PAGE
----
We have an interesting mix of releases this this week, hopefully one a day, and a couple of live previews too for events in London and Manchester, and we'll start off with an artist who originates from Manchester but is now based in Copenhagen. Liam Mullany is the founder of Logans Runners, but critically he's collected a lovely assortment of musicians around him, and the result is an unusual, but always musical release in their 'Sandbox' EP.
There are 4 tracks on the EP which is a curious mix of folk rock, progressive elements and neo-classical, but the key thing that brings it all together are big melodies, ambitious musical arrangements and always interesting lyrics. It all works really well.
'Tear Off My Mask' opens with a dramatic string flourish, and even more dramatic vocal entry, but then it builds up with a melodic theme that I really like, and sweeps into a series of colourful climaxes, always led by those unrelenting strings. Lyrically 'Liam Mullany' has a lot to say, adopting a storyteller approach at times, and in this track there's maybe a hint of Neil Hannon (Divine Comedy) in the vocal style. Alongside the harmonies courtesy of Rowan Lark and Rosalie Warner, there is just so much going on, and this is a track that just demands to be listened to again to appreciate its complexity.
'This City' feels like it has more of a folk rock influence, it certainly isn't as complex as the opening track, it has big anthemic chorus, and whilst I don't identify with it quite as much as the opener, I still love the lush string instrumentation, and the way the track builds to a climax 3 minutes is particularly lovely - along with the piano flourishes that follow, and the modern sounding instrumental section that concludes the track. 'Superman Suit' is more reflective, and has grown into my favourite track on the album - it opens slowly, but I just love the vocal contribution from Rowan Lark, and the string contribution is brought in with a real subtlety, with the lyrics possibly the most beautiful and heartfelt words I've heard in a song for a long time - written to help cope with the loss of his mother, the 'superman suit' is her old scratchy jumper: ''Come on my dear put on your superman suit... /.... it's all you need to change this cruel world''.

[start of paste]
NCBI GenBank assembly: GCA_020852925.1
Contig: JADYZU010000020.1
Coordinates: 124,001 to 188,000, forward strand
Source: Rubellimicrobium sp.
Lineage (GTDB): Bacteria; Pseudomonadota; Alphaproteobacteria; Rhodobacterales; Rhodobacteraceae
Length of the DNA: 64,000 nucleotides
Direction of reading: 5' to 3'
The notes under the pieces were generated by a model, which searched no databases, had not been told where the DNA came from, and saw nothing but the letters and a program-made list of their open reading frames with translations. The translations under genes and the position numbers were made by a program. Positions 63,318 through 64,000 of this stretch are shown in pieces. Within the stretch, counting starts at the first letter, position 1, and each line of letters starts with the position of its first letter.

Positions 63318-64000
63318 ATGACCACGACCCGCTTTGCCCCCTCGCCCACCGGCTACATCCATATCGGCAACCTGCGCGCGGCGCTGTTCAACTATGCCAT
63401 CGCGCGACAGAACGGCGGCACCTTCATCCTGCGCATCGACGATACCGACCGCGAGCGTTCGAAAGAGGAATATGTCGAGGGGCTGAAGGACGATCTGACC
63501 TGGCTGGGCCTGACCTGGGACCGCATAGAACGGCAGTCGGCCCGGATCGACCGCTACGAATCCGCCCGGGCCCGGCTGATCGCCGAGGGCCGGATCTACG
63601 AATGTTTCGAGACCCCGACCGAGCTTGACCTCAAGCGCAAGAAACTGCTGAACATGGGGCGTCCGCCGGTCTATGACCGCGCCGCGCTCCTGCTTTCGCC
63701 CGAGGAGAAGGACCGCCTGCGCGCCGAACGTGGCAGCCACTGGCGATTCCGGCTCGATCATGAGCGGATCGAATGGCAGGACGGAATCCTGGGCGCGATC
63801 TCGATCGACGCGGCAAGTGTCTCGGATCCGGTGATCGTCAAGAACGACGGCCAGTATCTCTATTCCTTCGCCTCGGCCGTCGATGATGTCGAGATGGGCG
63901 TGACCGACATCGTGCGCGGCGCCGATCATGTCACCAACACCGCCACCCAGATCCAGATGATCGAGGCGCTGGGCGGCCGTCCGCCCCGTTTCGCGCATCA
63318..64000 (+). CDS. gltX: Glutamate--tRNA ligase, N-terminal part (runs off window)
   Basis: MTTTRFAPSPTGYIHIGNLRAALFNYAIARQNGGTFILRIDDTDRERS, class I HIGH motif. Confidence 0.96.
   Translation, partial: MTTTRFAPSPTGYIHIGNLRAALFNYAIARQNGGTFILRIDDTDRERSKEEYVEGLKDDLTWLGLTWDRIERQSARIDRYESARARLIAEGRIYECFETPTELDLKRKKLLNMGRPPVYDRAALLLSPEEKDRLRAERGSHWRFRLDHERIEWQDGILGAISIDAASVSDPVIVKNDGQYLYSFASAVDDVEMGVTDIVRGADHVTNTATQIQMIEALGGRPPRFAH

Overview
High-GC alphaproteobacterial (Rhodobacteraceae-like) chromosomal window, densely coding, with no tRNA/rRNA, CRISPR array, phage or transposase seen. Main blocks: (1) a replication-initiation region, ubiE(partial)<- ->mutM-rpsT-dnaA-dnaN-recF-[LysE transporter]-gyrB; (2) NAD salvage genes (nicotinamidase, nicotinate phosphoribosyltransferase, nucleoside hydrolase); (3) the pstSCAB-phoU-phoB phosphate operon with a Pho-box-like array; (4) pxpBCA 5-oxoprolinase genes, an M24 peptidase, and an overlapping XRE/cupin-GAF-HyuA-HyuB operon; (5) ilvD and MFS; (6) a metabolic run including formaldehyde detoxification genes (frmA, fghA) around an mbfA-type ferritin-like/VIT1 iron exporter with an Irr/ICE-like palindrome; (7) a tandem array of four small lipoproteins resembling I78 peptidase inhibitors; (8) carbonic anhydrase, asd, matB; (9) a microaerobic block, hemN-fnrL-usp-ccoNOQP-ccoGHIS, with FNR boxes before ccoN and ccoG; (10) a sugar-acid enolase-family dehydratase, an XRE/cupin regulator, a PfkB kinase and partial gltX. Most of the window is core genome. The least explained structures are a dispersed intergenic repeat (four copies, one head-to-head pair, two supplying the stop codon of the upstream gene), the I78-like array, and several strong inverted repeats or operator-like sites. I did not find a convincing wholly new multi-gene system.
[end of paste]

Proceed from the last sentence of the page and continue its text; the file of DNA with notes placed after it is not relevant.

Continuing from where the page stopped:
In the final final track 'The Bluebonic Plague' sets out the dangers of 'the echo chamber' in a world led by social media, and the division of the country (and world) into increasingly vitriolic tribes, I'm guessing post-Brexit and Trump. It's something I've considered a fair bit given my passions (and general fury) on both issues, but yet I wonder sometimes whether i fuel my own vitriol by only listening to the voices I want to hear. Anyway musically its led by driven strings, maintains the same ambitious musical arrangements with complex rhythms, an imperious trumpet solo and thoughtful piano contribution, before building to a conclusion with a beautiful melodic theme and 'My Life Story' style flourish to end.
This is an impressive release from 'Logans Runners', ambitiously written and brilliantly performed by a collection of evidently outstanding musicians. Whether the dramatic vocal style will be to everyone's liking, well I'll leave that for you to discover for yourself, but I think it works well with the style of music and lyrics. With influences from as diverse as Oceansize (still one of the greatest bands), Chopin and Elvis Costello, this is such an original creation, and I really hope that both they and 'Sandbox' can get some attention in 2018, because it really deserves a wide audience.
The lovely EP artwork was courtesy of Iain North.